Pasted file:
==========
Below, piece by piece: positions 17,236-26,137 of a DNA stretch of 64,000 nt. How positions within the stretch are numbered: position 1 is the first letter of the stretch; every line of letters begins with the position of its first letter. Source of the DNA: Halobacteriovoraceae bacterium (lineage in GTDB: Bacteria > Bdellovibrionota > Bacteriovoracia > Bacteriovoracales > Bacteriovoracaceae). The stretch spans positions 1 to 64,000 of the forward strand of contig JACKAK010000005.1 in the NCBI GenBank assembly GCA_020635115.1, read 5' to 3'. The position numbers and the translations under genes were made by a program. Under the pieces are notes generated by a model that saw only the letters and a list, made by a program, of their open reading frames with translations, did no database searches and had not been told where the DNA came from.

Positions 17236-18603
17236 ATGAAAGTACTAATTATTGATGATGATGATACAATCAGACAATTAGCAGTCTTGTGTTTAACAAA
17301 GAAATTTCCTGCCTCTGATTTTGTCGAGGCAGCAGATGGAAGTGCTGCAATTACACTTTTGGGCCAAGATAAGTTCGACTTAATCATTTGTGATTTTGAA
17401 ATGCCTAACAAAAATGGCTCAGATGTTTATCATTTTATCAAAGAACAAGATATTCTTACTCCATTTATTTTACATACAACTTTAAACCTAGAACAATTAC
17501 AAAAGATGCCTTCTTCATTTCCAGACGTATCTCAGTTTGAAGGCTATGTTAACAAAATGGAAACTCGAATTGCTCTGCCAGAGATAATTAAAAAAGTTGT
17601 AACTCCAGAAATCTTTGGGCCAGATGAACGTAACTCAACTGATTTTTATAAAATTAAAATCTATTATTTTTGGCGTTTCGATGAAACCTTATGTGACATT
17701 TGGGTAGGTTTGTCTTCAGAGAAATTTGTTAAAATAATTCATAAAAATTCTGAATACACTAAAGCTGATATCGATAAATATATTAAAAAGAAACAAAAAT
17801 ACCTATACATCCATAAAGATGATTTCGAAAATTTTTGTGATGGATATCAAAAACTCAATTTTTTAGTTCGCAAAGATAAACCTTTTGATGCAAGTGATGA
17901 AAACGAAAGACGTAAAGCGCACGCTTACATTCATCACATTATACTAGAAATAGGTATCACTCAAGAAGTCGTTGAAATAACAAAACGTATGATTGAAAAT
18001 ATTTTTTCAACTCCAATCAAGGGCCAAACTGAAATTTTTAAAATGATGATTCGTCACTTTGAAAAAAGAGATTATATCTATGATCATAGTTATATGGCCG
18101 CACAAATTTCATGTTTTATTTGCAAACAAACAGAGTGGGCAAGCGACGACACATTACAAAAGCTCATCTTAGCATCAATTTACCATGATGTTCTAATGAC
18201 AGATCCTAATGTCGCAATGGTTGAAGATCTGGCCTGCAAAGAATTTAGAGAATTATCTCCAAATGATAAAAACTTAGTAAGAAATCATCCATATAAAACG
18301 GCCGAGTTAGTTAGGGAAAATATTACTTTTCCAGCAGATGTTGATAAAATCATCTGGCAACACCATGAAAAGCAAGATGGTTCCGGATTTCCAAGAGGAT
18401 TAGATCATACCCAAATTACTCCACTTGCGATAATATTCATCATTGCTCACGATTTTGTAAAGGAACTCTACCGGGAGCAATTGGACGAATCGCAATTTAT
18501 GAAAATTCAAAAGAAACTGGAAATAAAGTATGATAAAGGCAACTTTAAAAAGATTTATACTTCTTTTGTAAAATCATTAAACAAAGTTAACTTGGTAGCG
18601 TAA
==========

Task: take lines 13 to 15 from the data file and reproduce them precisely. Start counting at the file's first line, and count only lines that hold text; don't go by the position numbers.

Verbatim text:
18201 AGATCCTAATGTCGCAATGGTTGAAGATCTGGCCTGCAAAGAATTTAGAGAATTATCTCCAAATGATAAAAACTTAGTAAGAAATCATCCATATAAAACG
18301 GCCGAGTTAGTTAGGGAAAATATTACTTTTCCAGCAGATGTTGATAAAATCATCTGGCAACACCATGAAAAGCAAGATGGTTCCGGATTTCCAAGAGGAT
18401 TAGATCATACCCAAATTACTCCACTTGCGATAATATTCATCATTGCTCACGATTTTGTAAAGGAACTCTACCGGGAGCAATTGGACGAATCGCAATTTAT